South Dakota Top Attractions

South Dakota Top Attractions


Mount Rushmore in the Black Hills of South Dakota.

"Great Faces, Great Places"

South Dakota is known as "The Mount Rushmore State", and is not only home to this iconic monument but is also home to many other fantasticAbraham Lincoln, Mount Rushmore National Memorial, South Dakota attractions that make South Dakota a wonderful vacation destination.

One of its well known logos is "Great Faces, Great Places" which very accurately describes South Dakota, because in addition to Mount Rushmore National Memorial, South Dakota provides its visitors with other amazing "must see attractions" such as Wind Cave National Park, Badlands National Park, Crazy Horse Memorial, the historic Old West town of Deadwood, The Black Hills, Custer State Park, Reptile Gardens, Mammoth Site and Jewel Cave National Monument are among the many South Dakota Top Attractions that we will feature on this section of our website.

And one of the largest motorcycle rallies in America is located at Sturgis, South Dakota where millions of people around the world congregate to simply celebrate life, freedom and the open road. The great state of South Dakota in our opinion is a national treasure, and very much worth exploring during your summer vacation!

South Dakota is the 17th largest state in the union, being 77,116 square miles in size.  The length of South Dakota (east to west) is 380 miles, and the width (north to south) is 210 miles.  The highest point in the state is
located at the summit of Harney Peak, which is 7,244 feet above sea level, where a very popular hiking trail takes visitors to this glorious vista.  South Dakota is bordered to the north by North Dakota, the west by Montana and Wyoming, the east by Minnesota and Iowa, and Nebraska to the south.


Buffalo at Badlands National Park in South Dakota.


Annual Sturgis Motorcycle Rally in South Dakota.

About South Dakota:
Part of the Great American West

South Dakota is the 5th least populated state in America with only about 860,000 inhabitants, and even though this wonderful state is technically a Midwestern State, South Dakota is culturally more "Western" than "Midwestern".  Loaded with "Wild West" history, South Dakota has so much Western history that it definitely qualifies as part of The Great American West.

A prominent geological feature of South Dakota is the Missouri River running down the middle of it, bisecting South Dakota and creating two distinct halves known as "East River" and "West River", where cattle ranching and tourism is the dominant industries in the western half of the state, and farming being the most prominent industry in the fertile eastern grasslands.

The South Dakota state capitol is located at Pierre, and the largest city in South Dakota is Sioux Falls with a population of about 165,000 people.


Rodeo at Deadwood South Dakota.


Summit of Harney Peak... the highest point in South Dakota.

Native American Heritage

For several millennia, humans have lived in the area known today as South Dakota, with the Sioux being the dominant Native American tribe in the early 1800s.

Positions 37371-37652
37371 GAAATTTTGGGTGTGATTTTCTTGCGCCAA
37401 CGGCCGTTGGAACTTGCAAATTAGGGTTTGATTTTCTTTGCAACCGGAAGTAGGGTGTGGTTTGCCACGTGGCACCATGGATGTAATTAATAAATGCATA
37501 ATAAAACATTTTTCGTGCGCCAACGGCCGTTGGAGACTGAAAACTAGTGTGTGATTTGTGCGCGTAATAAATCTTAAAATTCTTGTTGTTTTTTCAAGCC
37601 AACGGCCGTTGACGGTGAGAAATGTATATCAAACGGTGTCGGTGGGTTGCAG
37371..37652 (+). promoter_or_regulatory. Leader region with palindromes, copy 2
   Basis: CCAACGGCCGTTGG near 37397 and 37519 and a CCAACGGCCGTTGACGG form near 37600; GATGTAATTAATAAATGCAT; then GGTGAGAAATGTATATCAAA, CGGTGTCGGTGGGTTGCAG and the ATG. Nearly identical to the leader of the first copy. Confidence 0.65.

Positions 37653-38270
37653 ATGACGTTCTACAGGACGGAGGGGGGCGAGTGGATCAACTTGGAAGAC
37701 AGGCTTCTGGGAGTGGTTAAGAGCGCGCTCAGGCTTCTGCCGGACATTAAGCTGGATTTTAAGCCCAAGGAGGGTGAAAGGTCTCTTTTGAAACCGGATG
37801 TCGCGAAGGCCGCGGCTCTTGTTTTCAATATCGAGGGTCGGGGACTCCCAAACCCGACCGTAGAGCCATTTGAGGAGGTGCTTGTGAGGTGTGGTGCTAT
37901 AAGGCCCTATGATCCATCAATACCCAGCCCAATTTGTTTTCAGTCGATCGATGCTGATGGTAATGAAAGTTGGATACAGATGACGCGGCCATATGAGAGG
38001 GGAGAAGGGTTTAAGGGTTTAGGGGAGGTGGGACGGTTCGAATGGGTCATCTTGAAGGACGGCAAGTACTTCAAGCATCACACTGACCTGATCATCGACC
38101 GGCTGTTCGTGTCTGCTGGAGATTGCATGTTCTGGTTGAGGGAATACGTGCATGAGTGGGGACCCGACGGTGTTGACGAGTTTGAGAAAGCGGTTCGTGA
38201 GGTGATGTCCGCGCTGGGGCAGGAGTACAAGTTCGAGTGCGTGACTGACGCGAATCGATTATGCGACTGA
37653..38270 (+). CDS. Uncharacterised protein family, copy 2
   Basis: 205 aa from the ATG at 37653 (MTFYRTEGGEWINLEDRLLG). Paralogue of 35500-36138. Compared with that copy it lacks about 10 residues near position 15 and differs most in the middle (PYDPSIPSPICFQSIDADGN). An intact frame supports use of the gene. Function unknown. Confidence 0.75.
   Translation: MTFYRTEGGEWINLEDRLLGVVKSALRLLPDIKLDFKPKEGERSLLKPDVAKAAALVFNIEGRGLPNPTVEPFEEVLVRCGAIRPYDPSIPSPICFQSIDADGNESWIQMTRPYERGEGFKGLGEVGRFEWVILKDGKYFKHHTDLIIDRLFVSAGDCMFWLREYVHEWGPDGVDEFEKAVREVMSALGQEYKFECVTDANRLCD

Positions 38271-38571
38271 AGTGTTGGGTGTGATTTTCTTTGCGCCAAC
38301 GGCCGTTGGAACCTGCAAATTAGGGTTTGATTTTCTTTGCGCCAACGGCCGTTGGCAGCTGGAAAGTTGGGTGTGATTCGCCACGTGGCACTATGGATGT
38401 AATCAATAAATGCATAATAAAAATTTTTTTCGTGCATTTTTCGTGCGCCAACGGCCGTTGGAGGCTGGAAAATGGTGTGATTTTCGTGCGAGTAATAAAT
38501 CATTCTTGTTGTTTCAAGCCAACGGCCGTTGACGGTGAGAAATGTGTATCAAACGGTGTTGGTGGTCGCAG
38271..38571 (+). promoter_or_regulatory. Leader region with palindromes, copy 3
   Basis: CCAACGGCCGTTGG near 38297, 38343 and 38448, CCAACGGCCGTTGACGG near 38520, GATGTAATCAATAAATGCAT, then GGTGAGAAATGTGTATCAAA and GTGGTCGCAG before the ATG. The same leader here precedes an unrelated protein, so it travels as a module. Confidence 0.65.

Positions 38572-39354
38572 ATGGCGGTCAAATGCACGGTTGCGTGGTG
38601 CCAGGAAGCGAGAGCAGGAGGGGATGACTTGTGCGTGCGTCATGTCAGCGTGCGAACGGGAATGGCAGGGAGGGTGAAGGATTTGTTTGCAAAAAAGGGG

When European-Americans began settling in the area during the Black Hills Gold Rush, and the development of railroads connecting the East with the West, the Indian Wars began, led by legendary warriors such as Crazy Horse. These battles ended following the infamous Wounded Knee Massacre of 1890.

Today, there is still a very strong Native American presence, as well as First Peoples pride throughout the state of South Dakota. There are seven Indian Reservations that is home to a substantial number of Native Americans, who make up about 8% of the states total population.


Crazy Horse Memorial in the Black Hills of South Dakota.

Prospectors, Wild West Heroes & Villains, Pioneers, Cowboys and Farmers

Prospectors in search of gold made their presence very known during the legendary Black Hills Gold Rush beginning in 1874.  The first upon the seen was no less than a thousand troops led by no other than General George Armstrong Custer, who came to the area to investigate the rumors of "gold in them thar hills", and the race was on.

The most famous town that emerged due to the gold rush was the Wild West town of Deadwood, South Dakota, where everything you would expect in a Wild West town indeed happened here.

Deadwood was home to Wild West Legends such as Wild Bill Hickok and Calamity Jane, and is now a well preserved living ghost town and a major tourist destination.  And among the numerous famous writers and artists who have come out of South Dakota, no doubt the most well-known writer is Laura Ingalls Wilder, whose books center around her incredible experiences as a pioneer child of a farming family on the open frontier of what is now the state of South Dakota.  


Wild West Gunfight in Downtown Deadwood, South Dakota.

Following the prospectors were farmers and ranchers...who created another colorful and important chapter in South Dakota's history.

And after surviving the Great Depression and the Dust Bowl Years, farming and ranching are still major industries in the state and a major part of the South Dakota economy.  This rich and colorful history of prospectors, cowboys and farmers is still alive and well in the state of South Dakota, and is why South Dakota is regarded an important part of The Great American West.


Badlands National Park in South Dakota.


Sylvan Lake at Custer State Park in South Dakota.

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